“I’m a second-year student at the University of St. Andrews in Scotland.” It’s certainly an attention-grabbing answer when people ask me where I go to school. And, inevitably, they follow up by asking, “So what made you decide to go there?”
I usually respond by explaining that, while I did apply to many American schools, St. Andrews offered the courses I was interested in, the chance to travel and the opportunity to receive a master’s degree in the same four-year period that most students earn a bachelor’s. Put this way, the decision was a no-brainer.
One Student Chose College In The UK Over American Schools
But if I answered honestly, I would also tell people that I hated the college process and came to resent the American higher education system right when I was supposed to be finding my place in it. I applied to St. Andrews to escape the college application hell of American colleges. And, a huge part of my decision to attend St. Andrews was because it was very different from all the American schools I considered. The European education system is much different than America’s.
As a high school student, I dreamed that I would get into my top choice and receive adequate aid or scholarships to go there. Out of my top three (American) choices, I was rejected from two and accepted at one, on the condition that my family paid $60K/year for me to go there (they couldn’t).
I was top of my class, a National Merit Scholar and editor of my school’s online magazine. I participated in debate for three years and took AP and honors classes in subjects I disliked just to beef up my college apps. My parents had spent a fortune to send me to private school and for me to take dozens of standardized tests and submit dozens of college applications. And still, no dice. I felt totally exploited by the college process.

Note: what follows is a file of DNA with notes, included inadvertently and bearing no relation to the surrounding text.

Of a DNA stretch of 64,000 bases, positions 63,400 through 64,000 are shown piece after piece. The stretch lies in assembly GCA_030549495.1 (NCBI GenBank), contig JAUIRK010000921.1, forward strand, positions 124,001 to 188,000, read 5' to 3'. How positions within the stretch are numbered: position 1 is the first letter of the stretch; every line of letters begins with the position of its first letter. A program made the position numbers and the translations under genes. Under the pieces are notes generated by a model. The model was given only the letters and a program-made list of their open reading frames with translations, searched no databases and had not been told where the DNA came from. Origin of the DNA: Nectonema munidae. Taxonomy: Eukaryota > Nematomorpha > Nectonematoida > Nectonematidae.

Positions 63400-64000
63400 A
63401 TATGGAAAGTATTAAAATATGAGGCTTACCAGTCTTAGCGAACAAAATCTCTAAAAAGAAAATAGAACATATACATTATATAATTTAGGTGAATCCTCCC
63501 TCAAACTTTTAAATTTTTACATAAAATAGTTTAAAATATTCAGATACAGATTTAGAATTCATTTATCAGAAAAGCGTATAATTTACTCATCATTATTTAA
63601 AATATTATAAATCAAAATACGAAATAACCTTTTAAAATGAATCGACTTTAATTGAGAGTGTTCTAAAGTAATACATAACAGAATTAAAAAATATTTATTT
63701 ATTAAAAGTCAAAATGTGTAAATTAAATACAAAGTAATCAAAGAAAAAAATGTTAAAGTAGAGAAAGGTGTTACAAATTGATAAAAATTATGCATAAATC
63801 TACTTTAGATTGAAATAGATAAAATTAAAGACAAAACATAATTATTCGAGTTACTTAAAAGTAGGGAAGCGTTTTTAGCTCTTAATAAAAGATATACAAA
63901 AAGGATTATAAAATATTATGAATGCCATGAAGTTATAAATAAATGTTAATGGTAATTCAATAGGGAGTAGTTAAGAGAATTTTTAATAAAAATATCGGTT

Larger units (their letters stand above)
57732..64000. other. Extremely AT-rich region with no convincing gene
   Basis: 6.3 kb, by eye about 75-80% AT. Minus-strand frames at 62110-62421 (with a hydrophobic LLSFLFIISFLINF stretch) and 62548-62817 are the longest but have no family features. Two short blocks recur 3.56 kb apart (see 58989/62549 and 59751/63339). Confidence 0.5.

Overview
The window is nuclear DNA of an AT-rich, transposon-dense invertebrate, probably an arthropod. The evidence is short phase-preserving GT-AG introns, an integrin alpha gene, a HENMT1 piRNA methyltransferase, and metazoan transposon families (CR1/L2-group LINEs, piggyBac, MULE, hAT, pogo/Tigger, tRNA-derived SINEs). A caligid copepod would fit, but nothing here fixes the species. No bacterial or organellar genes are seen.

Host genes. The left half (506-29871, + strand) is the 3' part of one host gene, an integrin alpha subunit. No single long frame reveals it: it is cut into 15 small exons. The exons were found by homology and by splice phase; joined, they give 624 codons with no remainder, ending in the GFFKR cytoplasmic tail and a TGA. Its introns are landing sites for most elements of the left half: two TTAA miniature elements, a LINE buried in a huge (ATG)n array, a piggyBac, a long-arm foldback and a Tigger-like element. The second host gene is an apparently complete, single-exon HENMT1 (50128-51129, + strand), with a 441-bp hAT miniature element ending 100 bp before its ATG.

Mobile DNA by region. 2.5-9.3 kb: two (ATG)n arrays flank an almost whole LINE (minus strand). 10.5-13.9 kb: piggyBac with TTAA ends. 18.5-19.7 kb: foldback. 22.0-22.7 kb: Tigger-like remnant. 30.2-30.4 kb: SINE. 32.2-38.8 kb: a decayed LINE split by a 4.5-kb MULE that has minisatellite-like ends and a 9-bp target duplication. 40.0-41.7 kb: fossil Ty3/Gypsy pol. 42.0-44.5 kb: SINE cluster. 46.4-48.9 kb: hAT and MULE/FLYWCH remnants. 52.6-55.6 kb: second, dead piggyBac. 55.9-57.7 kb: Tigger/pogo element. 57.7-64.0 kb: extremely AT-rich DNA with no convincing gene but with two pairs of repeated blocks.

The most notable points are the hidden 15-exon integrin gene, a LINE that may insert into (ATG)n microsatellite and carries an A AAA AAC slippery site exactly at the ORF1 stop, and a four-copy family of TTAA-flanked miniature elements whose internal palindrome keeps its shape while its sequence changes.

If American Schools Won’t Work, Why Not Overseas Education?
So, thank goodness, I applied for college in the UK during the fall of my senior year. For $40, I submitted a master application that went to five schools. (To put this into perspective, the average American college application costs around $75 apiece.) They required no extra tests, and I heard from each school within a month. The schools had clear guidelines regarding test scores and GPAs, and acceptance was almost guaranteed if you had scores within the designated range. Also, the schools cost the equivalent of in-state, public school tuition. Basically, the UK university process is a super cheap cakewalk compared to the American equivalent.
Now that I’ve been at St. Andrews for three semesters, I know that I made the right decision. I love it here, and I have many reasons for enjoying college in the UK. But the underlying motivation behind why I chose an overseas education was disillusionment with the American system.
To students and families going through the college process, I recommend considering other options—not necessarily hightailing it to a coastal Scottish town, but certainly exploring different avenues. Whether foreign or local, these avenues offer a sense of control in an otherwise overwhelming process. I know I’m so glad I pursued an unconventional college path.